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Asking and Answering a Burning Question: WPI Fire Protection Engineers Work with The New York Times to Understand a Fatal Fire and Help Prevent Future Tragedies

July 11, 2022

WPI Researchers Study a Fatal Bronx, NY Fire to Help Prevent Future Tragedies.

Learn more about WPI's collaboration with The New York Times and how it supports the University's mission.

On January 9, 2022, a fire at a Bronx, N.Y. apartment building claimed the lives of 17 people. The origin of the fire has been linked to a malfunctioning space heater, but many question how the blaze turned so deadly so quickly. The New York Times sheds new light on the cause in its report "The Chain of Failures That Left 17 Dead in a Bronx Apartment Fire."

The report is the result of a months-long investigation into what went wrong and uses a first-of-its-kind multimedia approach to give readers a more comprehensive understanding of the issue and its impact. Through this new kind of reporting, The Times works closely with independent experts to conduct scientific research and gain insightful analyses, producing stories whose scope goes far beyond informing readers of an incident. These stories dig deeper with the aim of educating and empowering readers and, ultimately, informing change—at a personal level or through broader policy shifts.

Specifically, for this story, the Times journalist Jim Glanz approached WPI fire protection engineers in January and asked them to create a virtual smoke flow model—critical to understanding how and why this tragedy occurred—to provide insights and information that could possibly help prevent future tragedies. The team conducted a number of tests, using data and 3D modeling of the Bronx apartment building provided by The Times.

A new kind of collaboration

“We often work to help media with fire-related stories, but this collaboration with The New York Times is very different. This was a shift from providing expert opinions and insights to really getting into the weeds of what happened and trying to get the details and provide the right scenarios and answers to their questions,” says Albert Simeoni, head of WPI's Fire Protection Engineering Department, who led the university's research for The New York Times report.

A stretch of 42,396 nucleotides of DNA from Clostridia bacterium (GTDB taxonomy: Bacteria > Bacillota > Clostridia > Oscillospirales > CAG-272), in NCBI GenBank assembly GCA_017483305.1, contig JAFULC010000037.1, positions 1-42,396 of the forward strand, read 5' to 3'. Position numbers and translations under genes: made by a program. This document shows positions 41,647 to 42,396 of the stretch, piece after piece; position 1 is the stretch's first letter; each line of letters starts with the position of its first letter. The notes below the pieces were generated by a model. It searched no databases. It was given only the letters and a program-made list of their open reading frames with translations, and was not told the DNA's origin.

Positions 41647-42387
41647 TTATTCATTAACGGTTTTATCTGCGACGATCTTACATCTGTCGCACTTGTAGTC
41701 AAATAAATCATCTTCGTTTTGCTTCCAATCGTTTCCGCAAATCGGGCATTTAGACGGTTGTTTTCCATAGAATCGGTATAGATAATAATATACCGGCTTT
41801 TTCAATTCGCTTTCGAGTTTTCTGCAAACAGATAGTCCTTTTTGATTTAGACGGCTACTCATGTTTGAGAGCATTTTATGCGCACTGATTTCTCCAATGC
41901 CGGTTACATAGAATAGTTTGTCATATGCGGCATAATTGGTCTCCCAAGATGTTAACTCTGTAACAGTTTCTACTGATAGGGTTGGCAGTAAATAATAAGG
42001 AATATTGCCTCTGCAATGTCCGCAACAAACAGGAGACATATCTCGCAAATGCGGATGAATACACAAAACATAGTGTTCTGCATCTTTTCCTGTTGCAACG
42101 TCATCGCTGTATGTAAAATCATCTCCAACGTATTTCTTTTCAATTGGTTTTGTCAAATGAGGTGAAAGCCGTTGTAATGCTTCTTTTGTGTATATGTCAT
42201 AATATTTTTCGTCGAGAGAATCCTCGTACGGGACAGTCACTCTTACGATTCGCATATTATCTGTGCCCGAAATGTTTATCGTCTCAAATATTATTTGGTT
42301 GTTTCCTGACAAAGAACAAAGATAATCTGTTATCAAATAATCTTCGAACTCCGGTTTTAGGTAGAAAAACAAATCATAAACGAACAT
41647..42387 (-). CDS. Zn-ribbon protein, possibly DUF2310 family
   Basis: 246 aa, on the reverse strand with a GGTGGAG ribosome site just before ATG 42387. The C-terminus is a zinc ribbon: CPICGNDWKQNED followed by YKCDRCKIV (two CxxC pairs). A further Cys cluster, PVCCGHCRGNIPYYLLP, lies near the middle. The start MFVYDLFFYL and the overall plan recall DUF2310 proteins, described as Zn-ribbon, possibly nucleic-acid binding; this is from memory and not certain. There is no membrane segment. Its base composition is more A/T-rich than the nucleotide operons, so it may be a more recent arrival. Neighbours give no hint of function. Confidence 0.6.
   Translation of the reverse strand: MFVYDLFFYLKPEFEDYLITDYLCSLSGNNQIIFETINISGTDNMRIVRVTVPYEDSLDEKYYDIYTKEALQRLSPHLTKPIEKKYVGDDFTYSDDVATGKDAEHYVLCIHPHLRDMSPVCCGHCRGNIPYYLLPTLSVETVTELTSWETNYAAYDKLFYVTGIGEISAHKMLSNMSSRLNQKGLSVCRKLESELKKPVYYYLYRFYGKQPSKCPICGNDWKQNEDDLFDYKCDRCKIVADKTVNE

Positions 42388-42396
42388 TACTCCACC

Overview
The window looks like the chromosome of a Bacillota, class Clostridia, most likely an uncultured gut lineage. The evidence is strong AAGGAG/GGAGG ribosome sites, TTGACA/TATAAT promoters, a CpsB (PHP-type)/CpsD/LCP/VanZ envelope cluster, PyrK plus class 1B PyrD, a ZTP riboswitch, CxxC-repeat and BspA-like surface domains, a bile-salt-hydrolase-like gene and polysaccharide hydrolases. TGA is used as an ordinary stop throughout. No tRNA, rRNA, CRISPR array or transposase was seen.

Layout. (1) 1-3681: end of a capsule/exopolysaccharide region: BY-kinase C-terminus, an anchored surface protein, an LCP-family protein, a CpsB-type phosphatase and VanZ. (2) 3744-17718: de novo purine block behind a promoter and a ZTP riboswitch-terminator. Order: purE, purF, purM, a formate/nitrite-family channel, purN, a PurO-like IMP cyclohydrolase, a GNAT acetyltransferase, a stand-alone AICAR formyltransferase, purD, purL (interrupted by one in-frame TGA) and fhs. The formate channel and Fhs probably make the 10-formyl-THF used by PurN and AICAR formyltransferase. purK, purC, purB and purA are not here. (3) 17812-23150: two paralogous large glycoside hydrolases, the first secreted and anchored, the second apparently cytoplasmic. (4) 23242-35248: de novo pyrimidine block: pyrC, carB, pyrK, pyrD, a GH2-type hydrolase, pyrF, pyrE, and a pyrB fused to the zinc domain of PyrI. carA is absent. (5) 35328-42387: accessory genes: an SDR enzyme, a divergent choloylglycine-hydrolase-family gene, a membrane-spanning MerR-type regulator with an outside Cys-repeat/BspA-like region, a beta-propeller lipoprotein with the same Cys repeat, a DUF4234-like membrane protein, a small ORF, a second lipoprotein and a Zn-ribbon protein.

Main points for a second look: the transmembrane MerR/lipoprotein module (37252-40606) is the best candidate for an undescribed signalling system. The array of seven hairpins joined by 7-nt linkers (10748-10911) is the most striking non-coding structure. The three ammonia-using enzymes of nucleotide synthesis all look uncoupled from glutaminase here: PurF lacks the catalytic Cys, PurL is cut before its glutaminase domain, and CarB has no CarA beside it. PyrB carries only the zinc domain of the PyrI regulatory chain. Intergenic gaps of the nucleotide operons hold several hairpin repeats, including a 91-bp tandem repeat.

“Our contribution here was to help the Times make people aware of this problem, why it happened, how it happened, hoping that we'll find the solution for it to not happen again,” Simeoni said. “This partnership created a magnificent opportunity for WPI to carry out our mission of going beyond just understanding an issue to working collaboratively to use that knowledge to help address a real-world problem impacting society.”

Our contribution here was to help The Times make people aware of this problem, why it happened, how it happened, hoping that we'll find the solution for it to not happen again.
Albert Simeoni, Fire Protection Engineering Department Head

Research that hits home professionally and personally

Muthu Kumaran Selvaraj, the WPI postdoctoral fellow who created the smoke simulation models for The New York Times and spent hours analyzing and documenting the smoke flow, understands the potential global impact of this report and feels a personal interest in this work.

“Back in my country of India, we don't have many sprinklers or smoke direction systems, and in individual houses or apartments we don't have any fire protection systems," says Selvaraj. “I would like to see the research I did benefiting something for society. If it helps humanity to understand better the phenomena, if it helps improve the building code and the systems, that keeps me enthusiastic to do these things.”

If it helps humanity to understand better the phenomena, if it helps improve the building code and the systems, that keeps me enthusiastic to do these things.
Muthu Kumaran Selvaraj, postdoctoral fellow

Simeoni adds “What we want, at the end of the day, is to be useful to society. The work we did with The New York Times was outside of our usual workload, but that's where we feel very useful. And that's the role we should play as an academic institution.”

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